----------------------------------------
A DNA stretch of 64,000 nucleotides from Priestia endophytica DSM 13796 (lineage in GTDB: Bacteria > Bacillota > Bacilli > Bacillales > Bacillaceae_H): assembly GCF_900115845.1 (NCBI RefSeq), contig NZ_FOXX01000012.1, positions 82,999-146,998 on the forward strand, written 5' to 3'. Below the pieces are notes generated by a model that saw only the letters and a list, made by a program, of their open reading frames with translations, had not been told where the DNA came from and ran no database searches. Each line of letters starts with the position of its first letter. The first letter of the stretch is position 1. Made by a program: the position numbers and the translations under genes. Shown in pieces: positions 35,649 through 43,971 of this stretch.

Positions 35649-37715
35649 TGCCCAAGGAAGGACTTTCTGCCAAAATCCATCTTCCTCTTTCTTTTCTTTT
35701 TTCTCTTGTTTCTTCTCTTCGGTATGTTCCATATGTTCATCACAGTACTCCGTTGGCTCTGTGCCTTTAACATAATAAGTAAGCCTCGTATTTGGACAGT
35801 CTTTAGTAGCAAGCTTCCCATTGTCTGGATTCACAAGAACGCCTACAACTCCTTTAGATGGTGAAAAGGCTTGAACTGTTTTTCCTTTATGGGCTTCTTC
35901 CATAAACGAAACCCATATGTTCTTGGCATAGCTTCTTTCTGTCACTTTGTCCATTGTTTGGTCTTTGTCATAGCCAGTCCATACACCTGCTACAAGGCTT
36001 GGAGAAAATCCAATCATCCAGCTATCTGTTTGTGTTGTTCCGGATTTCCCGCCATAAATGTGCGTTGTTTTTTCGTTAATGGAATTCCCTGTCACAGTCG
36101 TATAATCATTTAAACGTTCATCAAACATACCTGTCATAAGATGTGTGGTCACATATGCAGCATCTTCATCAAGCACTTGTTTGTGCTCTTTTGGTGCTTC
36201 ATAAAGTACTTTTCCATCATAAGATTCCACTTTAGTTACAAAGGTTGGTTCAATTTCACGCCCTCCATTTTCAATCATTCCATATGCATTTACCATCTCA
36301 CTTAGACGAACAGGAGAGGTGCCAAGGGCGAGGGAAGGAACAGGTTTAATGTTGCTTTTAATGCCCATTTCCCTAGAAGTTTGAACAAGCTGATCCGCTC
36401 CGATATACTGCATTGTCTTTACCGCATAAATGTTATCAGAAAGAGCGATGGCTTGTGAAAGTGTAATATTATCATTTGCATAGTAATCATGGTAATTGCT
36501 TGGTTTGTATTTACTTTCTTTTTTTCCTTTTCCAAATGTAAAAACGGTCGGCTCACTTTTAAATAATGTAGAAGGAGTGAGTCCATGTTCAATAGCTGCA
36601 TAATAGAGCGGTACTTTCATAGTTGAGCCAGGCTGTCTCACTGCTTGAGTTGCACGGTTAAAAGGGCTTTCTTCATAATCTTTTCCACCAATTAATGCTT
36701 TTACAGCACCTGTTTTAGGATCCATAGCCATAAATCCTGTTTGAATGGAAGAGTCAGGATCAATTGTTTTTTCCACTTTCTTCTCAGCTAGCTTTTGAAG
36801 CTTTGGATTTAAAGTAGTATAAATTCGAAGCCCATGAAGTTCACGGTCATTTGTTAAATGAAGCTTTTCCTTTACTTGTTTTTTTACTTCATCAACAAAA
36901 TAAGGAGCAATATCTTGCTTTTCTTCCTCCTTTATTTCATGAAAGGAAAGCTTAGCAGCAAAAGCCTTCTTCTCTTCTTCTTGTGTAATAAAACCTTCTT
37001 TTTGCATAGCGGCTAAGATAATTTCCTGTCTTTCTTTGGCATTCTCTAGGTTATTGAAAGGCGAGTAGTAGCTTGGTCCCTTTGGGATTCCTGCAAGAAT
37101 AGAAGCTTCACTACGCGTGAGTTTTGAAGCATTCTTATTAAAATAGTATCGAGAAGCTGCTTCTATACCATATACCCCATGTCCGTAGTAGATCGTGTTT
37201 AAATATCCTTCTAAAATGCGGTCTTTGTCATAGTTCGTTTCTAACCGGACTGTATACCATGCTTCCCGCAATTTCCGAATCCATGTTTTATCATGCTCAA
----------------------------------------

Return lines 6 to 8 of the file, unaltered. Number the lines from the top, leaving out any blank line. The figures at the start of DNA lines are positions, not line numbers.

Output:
35901 CATAAACGAAACCCATATGTTCTTGGCATAGCTTCTTTCTGTCACTTTGTCCATTGTTTGGTCTTTGTCATAGCCAGTCCATACACCTGCTACAAGGCTT
36001 GGAGAAAATCCAATCATCCAGCTATCTGTTTGTGTTGTTCCGGATTTCCCGCCATAAATGTGCGTTGTTTTTTCGTTAATGGAATTCCCTGTCACAGTCG
36101 TATAATCATTTAAACGTTCATCAAACATACCTGTCATAAGATGTGTGGTCACATATGCAGCATCTTCATCAAGCACTTGTTTGTGCTCTTTTGGTGCTTC